How do you ensure the cohesiveness of the architecture in a project developed with agility? Architecture does not just happen. Architecture is a highly valuable asset that requires permanent investment. That is why it must be allocated explicit attention during development. We help you practice this way of thinking.
Testing, pair programming and code reviewing are the proposed means to approach this problem. However, when testing is only concerned with the functional side of a system, it is unable to capture structural contracts. Pair programming and reviewing work well in the small, but they do not scale when you need to handle the millions of details entailed in modern systems. Another way of approaching structural problems is through standard analysis tools. These are fine tools, but when they are left to only check standard idioms, the specifics of your architecture remain unverified.
The architecture of the system is important and it deserves special attention because it is too easy for it to go wrong in the long run, and it is too expensive when that happens. We introduce a method of approaching this challenge on a daily basis by:
One challenging aspect is that of constructing custom analysis tools during development. This process requires a new kind of infrastructure and associated skills that enable you to craft such checkers fast and cheaply. However, this is a technical detail. The critical benefit comes from making architectural decisions explicit, and from the daily corrective actions.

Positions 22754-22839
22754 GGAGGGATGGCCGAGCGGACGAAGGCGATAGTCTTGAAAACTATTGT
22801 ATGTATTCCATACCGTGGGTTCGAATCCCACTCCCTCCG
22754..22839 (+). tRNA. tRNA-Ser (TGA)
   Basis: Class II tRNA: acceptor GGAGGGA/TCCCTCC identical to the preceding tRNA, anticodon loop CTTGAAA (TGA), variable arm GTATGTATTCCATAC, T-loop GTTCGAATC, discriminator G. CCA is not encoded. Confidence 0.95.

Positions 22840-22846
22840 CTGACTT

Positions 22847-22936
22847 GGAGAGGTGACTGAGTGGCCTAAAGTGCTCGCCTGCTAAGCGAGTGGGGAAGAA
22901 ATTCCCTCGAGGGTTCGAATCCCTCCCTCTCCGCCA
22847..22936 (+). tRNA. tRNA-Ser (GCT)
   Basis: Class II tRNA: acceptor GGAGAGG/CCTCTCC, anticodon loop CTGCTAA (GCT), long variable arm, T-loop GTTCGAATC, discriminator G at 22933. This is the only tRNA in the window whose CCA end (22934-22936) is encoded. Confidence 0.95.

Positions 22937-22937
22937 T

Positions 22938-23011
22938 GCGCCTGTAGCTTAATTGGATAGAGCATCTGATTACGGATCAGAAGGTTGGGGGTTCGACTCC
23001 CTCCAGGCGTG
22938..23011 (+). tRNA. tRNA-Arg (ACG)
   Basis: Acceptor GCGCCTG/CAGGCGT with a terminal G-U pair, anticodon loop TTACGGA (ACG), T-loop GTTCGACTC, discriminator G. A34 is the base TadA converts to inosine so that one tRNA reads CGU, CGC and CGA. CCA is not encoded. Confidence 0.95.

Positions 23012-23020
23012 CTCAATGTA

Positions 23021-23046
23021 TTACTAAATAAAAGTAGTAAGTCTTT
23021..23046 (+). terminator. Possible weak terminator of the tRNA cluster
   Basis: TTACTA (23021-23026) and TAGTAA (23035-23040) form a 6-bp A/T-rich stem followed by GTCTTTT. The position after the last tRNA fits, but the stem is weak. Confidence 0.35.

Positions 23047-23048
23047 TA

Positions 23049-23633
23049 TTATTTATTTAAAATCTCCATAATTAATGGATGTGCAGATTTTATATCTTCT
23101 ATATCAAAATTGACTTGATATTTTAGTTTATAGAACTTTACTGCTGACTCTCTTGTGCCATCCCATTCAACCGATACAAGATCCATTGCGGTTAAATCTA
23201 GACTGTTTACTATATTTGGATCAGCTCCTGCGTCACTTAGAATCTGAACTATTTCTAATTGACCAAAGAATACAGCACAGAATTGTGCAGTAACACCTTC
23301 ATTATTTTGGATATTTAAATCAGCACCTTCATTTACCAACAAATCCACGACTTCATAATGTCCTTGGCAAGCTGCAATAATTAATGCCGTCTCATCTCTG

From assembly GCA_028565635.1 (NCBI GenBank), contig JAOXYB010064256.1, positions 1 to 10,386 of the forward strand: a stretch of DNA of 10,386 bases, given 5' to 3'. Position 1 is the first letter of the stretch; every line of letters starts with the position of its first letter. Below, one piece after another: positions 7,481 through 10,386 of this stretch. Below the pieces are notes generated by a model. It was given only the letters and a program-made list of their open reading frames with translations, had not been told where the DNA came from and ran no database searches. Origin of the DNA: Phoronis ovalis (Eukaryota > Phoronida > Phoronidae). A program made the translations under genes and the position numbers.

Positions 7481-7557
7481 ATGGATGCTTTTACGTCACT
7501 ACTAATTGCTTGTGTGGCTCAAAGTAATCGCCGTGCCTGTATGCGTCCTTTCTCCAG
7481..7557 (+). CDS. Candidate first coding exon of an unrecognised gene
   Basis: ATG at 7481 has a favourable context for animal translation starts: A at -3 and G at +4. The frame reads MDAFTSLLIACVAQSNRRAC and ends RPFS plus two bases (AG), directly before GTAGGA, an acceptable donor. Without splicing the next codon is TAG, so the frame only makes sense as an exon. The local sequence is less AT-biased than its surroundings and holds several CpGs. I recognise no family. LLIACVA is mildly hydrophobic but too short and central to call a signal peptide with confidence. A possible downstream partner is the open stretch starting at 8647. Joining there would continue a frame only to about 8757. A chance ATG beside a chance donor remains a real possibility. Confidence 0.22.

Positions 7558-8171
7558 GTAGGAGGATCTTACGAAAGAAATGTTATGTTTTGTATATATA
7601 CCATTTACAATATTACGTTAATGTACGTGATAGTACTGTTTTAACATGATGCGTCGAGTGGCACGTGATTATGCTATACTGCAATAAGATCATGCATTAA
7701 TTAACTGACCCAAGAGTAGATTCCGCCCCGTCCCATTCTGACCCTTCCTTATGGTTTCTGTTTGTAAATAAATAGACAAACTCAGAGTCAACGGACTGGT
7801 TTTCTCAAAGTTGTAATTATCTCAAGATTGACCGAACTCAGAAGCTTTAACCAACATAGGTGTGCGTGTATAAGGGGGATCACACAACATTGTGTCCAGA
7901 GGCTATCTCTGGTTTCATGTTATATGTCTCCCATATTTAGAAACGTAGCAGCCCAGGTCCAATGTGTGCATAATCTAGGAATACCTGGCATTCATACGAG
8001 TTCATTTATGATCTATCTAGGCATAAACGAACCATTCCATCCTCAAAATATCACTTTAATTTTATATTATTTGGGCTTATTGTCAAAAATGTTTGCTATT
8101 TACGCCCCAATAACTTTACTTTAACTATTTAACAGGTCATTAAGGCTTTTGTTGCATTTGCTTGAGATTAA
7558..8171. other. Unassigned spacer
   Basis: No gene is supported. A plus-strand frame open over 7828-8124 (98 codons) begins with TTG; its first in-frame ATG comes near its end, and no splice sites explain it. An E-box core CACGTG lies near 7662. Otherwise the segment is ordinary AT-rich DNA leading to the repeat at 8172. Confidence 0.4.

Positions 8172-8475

We start with a kickoff workshop in which we approach the team and the system, and we introduce the process. This involves both technical and non-technical people.
We join the team and work through the technical issues. We help the team to distill and agree on rules. We help the team to encode these rules in automatic checkers that are run continuously against the system. We coach the team to make decisions and to steer the actions based on those rules.
To ensure the long lasting quality of the architecture, we assess the process and the status of the architecture at regular intervals of typically 6 months.